This week Ryan and Steven discuss how awesome Clayton Kershaw is, What do you do with Zimmerman in redraft and Keeper leagues, and tell you which pitcher you should own and ask why is he not already owned?
The basics: I look at tons of stats and identify the best available options of the pitchers in the free agent pool. My goal will be to find pitchers who are scheduled to make 2 starts a week, are available in over 40% of most leagues (12 team head to head), and are in favorable matchups.
I’ll keep a running tally of stats here going forward to monitor success (and failure).
So here we go
7/28-8/3 Continue reading
Why You Should Wait On Drafting A Quarterback
In a 12 team, non ppr league with quarterbacks getting four points for passing touchdowns, it’s wise to wait on drafting a quarterback this year. Don’t get me wrong; getting one of the big three (Rodgers, Brees, Manning) early will land you a top quarterback, but your team will look a lot better if you wait to take your quarterback later in the draft. Let’s look at three reasons why it’s best to wait on taking your quarterback for 2014 and that will help you win your league. Continue reading
Let’s start this piece with an interesting fact: More people are rostering Matt Cain than these underowned pitchers: Ian Kennedy, Jake Arrieta, Jose Quintana, Phil Hughes, and Jacob deGrom. If only 2012′s stats counted towards this year’s fantasy titles…
One of my favorite things to do when I’m bored is filter the whole set of MLB pitchers so I can see who’s actually doing well. By doing well, I mean a pitcher is amassing strikeouts, limiting walks, and not getting lucky when balls are hit. Everyone knows that wins and losses are mostly unpredictable, so those three features are all we can really look at when we evaluate pitchers. To be specific, here’s what I want out of a pitcher: more than 7 K/9, less than 3 BB/9, BABIP greater than .275, and FIP/xFIP below 3.25. When a pitcher meets these criteria, they are doing very well.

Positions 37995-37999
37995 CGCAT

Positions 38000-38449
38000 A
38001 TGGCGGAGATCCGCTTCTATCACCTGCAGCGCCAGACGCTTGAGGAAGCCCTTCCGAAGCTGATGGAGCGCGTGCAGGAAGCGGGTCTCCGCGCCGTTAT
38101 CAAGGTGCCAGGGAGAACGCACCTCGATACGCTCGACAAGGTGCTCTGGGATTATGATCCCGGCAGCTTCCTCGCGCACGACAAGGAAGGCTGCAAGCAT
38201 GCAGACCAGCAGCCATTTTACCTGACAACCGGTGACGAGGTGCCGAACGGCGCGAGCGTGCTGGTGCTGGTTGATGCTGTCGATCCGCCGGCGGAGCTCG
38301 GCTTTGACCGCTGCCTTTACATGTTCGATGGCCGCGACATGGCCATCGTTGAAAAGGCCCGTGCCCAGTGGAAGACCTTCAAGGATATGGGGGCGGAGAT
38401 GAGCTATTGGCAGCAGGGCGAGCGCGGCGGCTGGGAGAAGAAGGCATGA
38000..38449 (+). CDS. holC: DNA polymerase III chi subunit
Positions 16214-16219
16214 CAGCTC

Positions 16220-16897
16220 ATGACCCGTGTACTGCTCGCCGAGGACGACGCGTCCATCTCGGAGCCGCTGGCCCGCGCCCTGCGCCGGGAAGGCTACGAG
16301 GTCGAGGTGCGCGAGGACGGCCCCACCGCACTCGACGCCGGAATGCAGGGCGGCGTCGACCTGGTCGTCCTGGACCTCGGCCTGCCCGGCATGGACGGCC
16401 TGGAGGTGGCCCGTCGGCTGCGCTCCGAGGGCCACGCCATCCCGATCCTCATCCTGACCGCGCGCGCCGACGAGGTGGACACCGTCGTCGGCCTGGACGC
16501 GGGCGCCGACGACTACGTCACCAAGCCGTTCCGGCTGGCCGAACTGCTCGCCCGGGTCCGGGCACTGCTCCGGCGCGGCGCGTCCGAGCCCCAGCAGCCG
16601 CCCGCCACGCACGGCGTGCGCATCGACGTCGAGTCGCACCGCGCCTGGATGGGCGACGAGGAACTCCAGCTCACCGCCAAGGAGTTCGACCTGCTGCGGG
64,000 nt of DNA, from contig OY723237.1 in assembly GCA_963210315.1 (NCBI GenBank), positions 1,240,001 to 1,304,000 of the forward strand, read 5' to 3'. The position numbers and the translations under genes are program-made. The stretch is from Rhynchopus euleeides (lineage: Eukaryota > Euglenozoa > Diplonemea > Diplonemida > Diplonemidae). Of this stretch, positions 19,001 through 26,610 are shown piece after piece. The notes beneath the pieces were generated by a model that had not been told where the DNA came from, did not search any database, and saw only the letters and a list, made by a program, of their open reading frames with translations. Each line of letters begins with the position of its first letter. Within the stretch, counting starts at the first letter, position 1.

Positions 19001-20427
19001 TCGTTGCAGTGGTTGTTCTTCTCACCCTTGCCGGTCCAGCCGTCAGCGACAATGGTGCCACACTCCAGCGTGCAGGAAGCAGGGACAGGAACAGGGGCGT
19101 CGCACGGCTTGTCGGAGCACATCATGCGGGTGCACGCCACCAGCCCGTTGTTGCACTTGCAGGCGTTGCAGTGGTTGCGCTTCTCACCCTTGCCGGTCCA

Here’s a quick list of “elite” pitchers who are meeting that (very selective) filter over this whole season:
Pablo Sandoval was downright awful when the season began. Through May 7th, he was hitting an uncharacteristically low .174, with only 2 homeruns, and 6 RBI. With his impending free agency coming after 2014, Sandoval altered his approach, trying to see more pitches and walk more frequently. While he accomplished some of those goals, it led to larger issues, and robbed Sandoval of what makes him so great, hitting awful pitches. By trying to stay inside the zone and not chase, exactly what hitting coaches preach at every level of the game, Sandoval seemingly lost his ability to hit.
Fortunately for baseball lovers and fantasy players everywhere, Sandoval went back to his free swinging approach, and is back to what we’ve come to expect from the Panda.